Sarvajan Hitay Sarvajan Sukhay
The monk who’s words brought me to Buddhism< ?xml:namespace prefix = o ns = “urn:schemas-microsoft-com:office:office” />
Online edition of India’s National Newspaper
Sunday, Sep 23, 2007
‘BSP will get 50 per cent vote’
Triple Gem Study Circle was confident that the JD (S) would be the loser. Out of around 4,900 seats, the BSP would win more than 50 per cent and emerge as the single largest party.
‘BSP poised to gain strength’
There will be polarisation of political forces in favour of BSP in State: Sindhia
MYSORE: The former Minister P.G.R. Sindhia has predicted polarisation of political leaders in favour of the Bahujan Samaj Party (BSP) in the State, in the coming days.
He said this when asked about the political future of the “fence-sitters” in the Janata Dal(Secular). Mr. Sindhia was here to campaign for BSP candidates contesting elections to the Mysore City Corporation (MCC).
He told presspersons that the BSP was poised to emerge as a strong political entity in the State soon.
“There will be massive polarisation of political forces in favour of BSP in the State in the coming days.”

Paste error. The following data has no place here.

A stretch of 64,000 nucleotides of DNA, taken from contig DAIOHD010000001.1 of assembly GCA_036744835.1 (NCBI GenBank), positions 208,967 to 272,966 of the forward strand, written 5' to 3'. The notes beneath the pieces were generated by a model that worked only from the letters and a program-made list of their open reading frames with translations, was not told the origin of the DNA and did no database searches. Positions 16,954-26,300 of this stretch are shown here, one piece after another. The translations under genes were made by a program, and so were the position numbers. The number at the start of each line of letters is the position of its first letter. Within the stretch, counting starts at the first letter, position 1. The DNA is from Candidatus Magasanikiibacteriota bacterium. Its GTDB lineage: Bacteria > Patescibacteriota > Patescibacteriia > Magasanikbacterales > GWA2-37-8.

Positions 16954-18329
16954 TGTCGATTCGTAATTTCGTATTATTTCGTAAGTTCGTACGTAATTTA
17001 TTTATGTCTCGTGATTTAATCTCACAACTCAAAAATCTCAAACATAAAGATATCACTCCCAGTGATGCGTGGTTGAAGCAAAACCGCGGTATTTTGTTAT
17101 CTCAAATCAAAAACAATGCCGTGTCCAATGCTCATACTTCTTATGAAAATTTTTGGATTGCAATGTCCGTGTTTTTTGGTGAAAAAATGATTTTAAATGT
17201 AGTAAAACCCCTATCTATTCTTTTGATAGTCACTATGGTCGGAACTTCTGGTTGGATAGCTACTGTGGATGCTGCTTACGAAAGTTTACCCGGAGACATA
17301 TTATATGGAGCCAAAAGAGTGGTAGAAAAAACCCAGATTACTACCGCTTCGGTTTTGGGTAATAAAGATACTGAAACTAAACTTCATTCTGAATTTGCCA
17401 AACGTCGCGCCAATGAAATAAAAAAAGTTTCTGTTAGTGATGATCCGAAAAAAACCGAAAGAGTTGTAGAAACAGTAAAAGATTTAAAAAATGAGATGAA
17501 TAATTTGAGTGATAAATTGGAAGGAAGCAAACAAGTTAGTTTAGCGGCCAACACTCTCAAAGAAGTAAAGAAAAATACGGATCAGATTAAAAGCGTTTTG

Asked about the political future of the former Ministers such as H.C. Mahadevappa and Satish Jharkiholi, the former Minister said he was not in a position to identify the politicians who were mulling over joining the BSP. When his attention was drawn to the former Union Minister C.K. Jaffer Sharief’s hobnobbing with the BSP, Mr. Sindhia said that Mr Sharief had already made it clear that he would stay in the Congress, but appreciated the ideals and principles of the BSP.
Mr. Sindhia said there were thousands of political leaders in the State belonging to various parties, who did not wish to identify themselves either with the Congress or the BJP. He did not rule out an exodus from the Janata Dal (Secular) “which had no semblance of internal democracy and had become a family property.”
Hence the BSP, which stood for the uplift of not only Scheduled Castes and Scheduled Tribes, but also the minorities, Backward Classes and the upper classes, would emerge as a Strong Force in Karnataka, he said.
Mr. Sindhia expected mid-term Lok Sabha elections soon.
Mr. Sindhia said that “technically,” he was not in a position to join the BSP as he had not yet resigned as a member of the Legislative Assembly to which he had been elected as a Janata Dal (Secular) candidate.
Protest escalates in Myanmar
P. S. Suryanarayana
|Monks making a quiet political statement, say observers|
SINGAPORE: In a show of escalating defiance against the military junta in Myanmar, disaffected Buddhist monks marched through the streets of Yangon and Mandalay on Saturday.
Reports from Yangon spoke of protest marches by several thousands of monks in pouring rain. They prayed and marched to the main Buddhist pagoda in the city. While some bystanders joined them, others just watched.